MySQL Syntax in 20 Minutes | Understanding the Main Components of SQL

MySQL Syntax in 20 Minutes | Understanding the Main Components of SQL

SQL is the programming language you need to
execute commands that let you create and manipulate a relational database. We will not delve into strict and detailed
technical definitions to explain how it works. What you need to know is there are a few types
of programming out there – procedural (imperative), object-oriented, declarative, and functional. Although with some procedural elements, SQL
is mainly regarded as a declarative programming language, it is nonprocedural. This means, while coding, you will not be
interested in how you want the job done. The focus is on what result you want to obtain. An abstract example would best clarify what
we mean here. When using a procedural language, such as
C or Java, you must explicitly divide the solution of a certain problem into several
steps. For instance:
1. Please, open the door. 2. Go outside. 3. Take the bucket I forgot there. 4. Bring it back to me. In a declarative language, this would sound
like: 1. Fetch the bucket, please. And you wouldn’t have to go through the
process step by step. The algorithms are built-in, and there is
an optimizer, which will separate your task into smaller steps and do the magic to bring
the desired output. Why is this important? When using SQL, you should concentrate on
what you want to retrieve from your database. Unless you are an advanced user, don’t bother
with the algorithms explaining how your data can be obtained. Acknowledging SQL is principally a declarative
language, now we can go through the main components of its syntax. It comprises a data definition language (known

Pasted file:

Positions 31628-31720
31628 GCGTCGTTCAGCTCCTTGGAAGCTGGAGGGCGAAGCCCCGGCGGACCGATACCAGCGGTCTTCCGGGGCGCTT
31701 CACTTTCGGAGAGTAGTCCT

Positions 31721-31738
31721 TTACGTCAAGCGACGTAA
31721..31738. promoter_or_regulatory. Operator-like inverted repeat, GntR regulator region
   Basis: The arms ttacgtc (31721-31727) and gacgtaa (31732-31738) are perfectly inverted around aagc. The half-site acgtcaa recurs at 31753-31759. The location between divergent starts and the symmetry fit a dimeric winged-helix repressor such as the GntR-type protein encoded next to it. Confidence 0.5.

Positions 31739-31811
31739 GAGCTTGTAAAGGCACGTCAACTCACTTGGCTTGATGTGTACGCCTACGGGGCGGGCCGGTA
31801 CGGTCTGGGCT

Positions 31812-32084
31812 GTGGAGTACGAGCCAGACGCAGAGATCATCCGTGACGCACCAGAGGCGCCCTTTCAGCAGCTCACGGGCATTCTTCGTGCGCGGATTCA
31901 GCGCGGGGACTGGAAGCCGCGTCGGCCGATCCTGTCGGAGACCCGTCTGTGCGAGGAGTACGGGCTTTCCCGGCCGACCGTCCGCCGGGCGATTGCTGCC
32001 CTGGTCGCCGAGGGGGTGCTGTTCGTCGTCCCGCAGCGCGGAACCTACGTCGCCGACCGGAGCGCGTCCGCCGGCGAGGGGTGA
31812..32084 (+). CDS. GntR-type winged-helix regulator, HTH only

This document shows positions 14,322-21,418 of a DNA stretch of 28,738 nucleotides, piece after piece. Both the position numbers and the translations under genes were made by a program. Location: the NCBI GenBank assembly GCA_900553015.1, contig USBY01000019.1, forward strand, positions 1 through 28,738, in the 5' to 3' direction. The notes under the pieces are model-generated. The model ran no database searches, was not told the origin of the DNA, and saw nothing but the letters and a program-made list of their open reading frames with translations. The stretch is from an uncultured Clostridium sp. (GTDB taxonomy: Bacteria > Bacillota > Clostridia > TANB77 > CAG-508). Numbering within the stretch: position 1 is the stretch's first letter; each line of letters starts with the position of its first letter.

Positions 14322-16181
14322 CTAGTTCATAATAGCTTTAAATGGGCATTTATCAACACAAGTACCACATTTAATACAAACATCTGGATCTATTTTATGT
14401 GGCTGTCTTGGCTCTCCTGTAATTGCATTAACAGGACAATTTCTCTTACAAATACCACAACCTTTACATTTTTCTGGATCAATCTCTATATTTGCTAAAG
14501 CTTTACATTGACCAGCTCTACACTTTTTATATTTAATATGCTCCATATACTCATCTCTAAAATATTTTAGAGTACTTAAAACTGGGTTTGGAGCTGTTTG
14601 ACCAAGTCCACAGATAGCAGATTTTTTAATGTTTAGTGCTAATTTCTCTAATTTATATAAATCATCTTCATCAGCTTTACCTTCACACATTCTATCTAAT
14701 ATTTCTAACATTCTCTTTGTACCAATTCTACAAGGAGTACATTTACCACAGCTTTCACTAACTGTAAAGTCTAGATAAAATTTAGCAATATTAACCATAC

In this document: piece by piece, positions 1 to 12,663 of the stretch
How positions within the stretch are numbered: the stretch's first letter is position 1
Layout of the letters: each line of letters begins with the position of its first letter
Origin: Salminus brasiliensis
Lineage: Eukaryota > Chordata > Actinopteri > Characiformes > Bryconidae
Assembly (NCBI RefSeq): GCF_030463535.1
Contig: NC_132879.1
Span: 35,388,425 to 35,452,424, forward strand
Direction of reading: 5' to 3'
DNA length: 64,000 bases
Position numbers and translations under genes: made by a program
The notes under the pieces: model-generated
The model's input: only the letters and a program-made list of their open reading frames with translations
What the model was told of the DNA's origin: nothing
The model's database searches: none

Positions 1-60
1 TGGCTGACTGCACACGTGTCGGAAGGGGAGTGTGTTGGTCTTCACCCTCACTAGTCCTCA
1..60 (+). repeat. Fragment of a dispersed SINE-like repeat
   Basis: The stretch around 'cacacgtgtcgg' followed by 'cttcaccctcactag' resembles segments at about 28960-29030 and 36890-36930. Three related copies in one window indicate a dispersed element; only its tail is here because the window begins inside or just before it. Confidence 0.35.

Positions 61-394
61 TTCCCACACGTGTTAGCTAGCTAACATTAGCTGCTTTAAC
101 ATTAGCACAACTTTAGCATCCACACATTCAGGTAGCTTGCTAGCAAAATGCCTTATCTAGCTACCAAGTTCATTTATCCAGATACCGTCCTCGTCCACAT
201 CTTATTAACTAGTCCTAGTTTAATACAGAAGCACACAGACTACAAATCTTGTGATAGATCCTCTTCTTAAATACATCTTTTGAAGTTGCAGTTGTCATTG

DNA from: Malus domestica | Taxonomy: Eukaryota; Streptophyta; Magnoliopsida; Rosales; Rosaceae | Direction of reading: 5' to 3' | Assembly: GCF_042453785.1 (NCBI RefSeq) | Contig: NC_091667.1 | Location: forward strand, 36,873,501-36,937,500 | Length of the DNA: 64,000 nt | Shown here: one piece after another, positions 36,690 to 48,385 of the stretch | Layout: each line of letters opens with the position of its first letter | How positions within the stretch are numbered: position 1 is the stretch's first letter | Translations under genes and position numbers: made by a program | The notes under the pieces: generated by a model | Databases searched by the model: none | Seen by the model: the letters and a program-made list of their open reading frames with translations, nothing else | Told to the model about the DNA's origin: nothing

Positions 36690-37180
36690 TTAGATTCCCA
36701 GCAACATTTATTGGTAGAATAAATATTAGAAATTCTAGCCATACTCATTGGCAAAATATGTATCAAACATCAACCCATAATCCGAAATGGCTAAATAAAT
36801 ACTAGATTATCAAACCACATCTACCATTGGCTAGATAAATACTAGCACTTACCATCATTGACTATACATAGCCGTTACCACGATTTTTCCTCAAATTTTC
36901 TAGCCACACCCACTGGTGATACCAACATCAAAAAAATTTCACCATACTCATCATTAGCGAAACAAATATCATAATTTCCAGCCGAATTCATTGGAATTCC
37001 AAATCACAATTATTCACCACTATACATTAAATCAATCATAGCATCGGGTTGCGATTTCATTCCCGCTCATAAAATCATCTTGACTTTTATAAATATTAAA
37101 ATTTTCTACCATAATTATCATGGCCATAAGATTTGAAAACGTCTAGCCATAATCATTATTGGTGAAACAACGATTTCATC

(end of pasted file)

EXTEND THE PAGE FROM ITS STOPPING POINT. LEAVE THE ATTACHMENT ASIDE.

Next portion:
as DDL), a data manipulation language (abbreviated DML), a data control language (DCL), and a
transaction control language (TCL). All right! Good! Let’s go over the components of SQL’s
syntax. It comprises several types of statements that
allow you to perform various commands and operations. The Data Definition Language, DDL, is one
type. It is called a language, but you can think
of it as a syntax, a set of statements that allow the user to define or modify data structures
and objects, such as tables. One DDL statement is the CREATE statement. As its name suggests, it is used for creating
entire databases and database objects as tables. For example, if we want to create a table,
we must abide by the following syntax: CREATE TABLE, object name, column name and
data type in parentheses, and semi-column. As expected, the CREATE statement creates
an object with a certain name. In this case, we are creating a table. Given we have to assign columns to the table,
after specifying the table name within parentheses, we must also indicate the names of the columns
and the type of data contained in each column. Look at this example. With this line of code, you can create a table
with the name “Sales”, containing one column, called “purchase_number”, that